FIELD OF THE INVENTION
- BACKGROUND OF THE INVENTION
The invention pertains to scrims made of woven thermoplastic tapes, and more particularly, to multiple-layer scrims having high tensile and tear strengths and suitable for industrial use.
It is known in the field of industrial strength fabrics to make a woven scrim from thermoplastic tapes. Such tapes, commonly made of polyolefins such as high density polyethylene, stretched in the course of manufacture, are flexible, weavable and have high tensile strength. Scrims woven of such tapes have substantial mechanical strength and are used as a structural element of industrial fabrics such as tarpaulins, building covers, wrapping materials for industrial goods, and for similar uses. The strength of such scrims is limited by the number of tapes per unit area that can be woven together and the tensile strength of the individual tapes.
To produce higher strength scrims it is known to attach two or more layers together, typically by laminating or stitching. There are problems with both of these prior art methods that reduce the strength of the product. When laminating is carried out, due to the thickness of the scrims, it is difficult to cool down or temper the laminating layer, and consequently the scrim may be damaged by excessive heat, reducing its tensile strength. Alternatively, if scrim layers are stitched and sewn together, the stitches tend to create tears and splitting of the tapes and hence reduce tensile strength.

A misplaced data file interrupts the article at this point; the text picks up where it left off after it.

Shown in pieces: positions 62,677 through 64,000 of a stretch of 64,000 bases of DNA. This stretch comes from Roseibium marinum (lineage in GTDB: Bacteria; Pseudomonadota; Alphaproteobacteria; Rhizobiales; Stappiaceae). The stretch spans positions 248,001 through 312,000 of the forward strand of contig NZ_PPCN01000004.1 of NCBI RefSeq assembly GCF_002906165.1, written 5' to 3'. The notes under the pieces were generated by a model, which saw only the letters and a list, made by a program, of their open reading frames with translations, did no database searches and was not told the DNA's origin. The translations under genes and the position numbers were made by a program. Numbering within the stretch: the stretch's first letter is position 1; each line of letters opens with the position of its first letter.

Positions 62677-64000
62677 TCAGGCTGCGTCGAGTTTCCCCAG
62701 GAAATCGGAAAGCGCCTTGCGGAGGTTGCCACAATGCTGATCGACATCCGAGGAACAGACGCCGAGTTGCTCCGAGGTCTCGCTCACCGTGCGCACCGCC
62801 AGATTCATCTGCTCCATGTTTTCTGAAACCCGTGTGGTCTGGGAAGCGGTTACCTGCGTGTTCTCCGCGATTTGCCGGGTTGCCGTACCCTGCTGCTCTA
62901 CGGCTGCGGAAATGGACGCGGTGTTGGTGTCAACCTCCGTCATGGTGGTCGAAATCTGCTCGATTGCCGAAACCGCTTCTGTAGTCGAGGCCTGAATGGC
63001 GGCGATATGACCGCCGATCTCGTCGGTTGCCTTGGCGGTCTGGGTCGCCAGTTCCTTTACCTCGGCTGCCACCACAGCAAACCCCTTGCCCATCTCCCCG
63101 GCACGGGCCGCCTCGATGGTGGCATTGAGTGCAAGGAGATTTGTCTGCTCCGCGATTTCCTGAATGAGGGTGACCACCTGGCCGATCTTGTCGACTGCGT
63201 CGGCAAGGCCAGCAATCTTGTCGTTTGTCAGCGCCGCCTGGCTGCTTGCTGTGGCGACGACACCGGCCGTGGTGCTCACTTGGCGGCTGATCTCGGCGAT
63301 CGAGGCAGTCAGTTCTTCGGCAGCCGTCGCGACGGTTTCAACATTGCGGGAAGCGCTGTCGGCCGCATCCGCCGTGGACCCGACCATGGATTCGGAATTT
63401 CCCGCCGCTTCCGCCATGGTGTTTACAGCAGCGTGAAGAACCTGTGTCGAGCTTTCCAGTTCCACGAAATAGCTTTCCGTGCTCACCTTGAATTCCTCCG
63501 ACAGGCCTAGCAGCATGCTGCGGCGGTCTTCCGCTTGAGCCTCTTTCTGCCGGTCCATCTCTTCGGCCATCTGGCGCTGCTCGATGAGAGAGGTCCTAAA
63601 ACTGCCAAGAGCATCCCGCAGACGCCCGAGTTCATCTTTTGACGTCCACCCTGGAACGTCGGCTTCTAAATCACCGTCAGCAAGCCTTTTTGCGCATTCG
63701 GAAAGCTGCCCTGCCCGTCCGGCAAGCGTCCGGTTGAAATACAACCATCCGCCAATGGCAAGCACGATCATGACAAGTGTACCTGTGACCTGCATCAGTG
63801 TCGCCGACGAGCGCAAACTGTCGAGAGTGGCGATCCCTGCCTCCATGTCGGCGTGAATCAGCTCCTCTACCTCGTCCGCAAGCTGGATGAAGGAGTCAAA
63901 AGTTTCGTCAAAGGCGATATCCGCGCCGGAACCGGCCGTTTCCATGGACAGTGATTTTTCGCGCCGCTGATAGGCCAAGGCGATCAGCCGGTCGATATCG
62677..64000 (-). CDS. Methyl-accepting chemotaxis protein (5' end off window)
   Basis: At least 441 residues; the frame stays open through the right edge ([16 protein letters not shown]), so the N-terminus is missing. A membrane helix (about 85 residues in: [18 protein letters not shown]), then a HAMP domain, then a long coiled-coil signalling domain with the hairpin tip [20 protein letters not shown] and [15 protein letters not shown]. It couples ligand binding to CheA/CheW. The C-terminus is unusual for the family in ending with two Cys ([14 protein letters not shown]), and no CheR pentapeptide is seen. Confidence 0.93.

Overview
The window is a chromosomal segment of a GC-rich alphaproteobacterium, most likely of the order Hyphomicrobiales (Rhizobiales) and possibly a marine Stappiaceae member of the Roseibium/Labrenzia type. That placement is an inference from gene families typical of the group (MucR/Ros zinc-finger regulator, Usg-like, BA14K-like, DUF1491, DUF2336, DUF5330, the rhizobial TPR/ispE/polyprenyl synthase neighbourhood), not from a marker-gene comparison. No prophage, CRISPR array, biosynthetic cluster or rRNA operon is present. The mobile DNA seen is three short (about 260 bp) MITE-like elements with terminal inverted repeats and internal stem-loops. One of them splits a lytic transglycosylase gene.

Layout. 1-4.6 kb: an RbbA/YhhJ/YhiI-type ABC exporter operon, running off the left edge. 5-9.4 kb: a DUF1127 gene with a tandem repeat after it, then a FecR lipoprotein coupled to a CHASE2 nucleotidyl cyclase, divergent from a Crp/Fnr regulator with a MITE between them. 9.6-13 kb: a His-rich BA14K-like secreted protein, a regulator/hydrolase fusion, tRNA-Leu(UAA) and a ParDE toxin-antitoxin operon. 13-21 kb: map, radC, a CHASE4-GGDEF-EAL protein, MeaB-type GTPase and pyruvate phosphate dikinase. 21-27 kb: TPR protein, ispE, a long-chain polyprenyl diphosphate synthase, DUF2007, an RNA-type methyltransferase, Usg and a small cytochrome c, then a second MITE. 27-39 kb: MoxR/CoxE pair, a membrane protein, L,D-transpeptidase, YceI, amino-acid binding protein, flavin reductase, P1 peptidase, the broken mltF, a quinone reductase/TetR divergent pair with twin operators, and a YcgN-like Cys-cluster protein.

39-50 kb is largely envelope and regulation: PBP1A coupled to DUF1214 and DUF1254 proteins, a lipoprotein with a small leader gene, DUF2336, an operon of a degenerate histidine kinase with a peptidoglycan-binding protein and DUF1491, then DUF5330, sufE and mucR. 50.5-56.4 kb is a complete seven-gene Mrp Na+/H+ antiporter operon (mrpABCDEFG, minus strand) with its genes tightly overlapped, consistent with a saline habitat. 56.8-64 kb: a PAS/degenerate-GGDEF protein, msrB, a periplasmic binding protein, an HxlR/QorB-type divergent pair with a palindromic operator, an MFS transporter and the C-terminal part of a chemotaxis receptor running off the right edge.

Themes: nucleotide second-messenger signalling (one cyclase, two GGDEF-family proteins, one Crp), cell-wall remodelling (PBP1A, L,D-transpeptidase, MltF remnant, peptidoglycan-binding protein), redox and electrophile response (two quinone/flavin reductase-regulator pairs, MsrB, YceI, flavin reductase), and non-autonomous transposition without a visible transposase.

U.S. Pat. No. 6,367,513 (Cain) discloses a strengthened-scrim comprising a plain weave scrim wherein the warp and wefts ends comprise two or more superimposed tapes. However, when folded, the scrim may bend at the edges of the superimposed tapes, which, for a coated scrim, may result in cracking of the coating at the bends. Further, where more than two tapes are placed one on top of the other, difficulties arise in controlling the tension of the tapes in the middle and in adjusting the pick count according to the thickness of the ends, the number of superimposed tapes determining thickness of each end.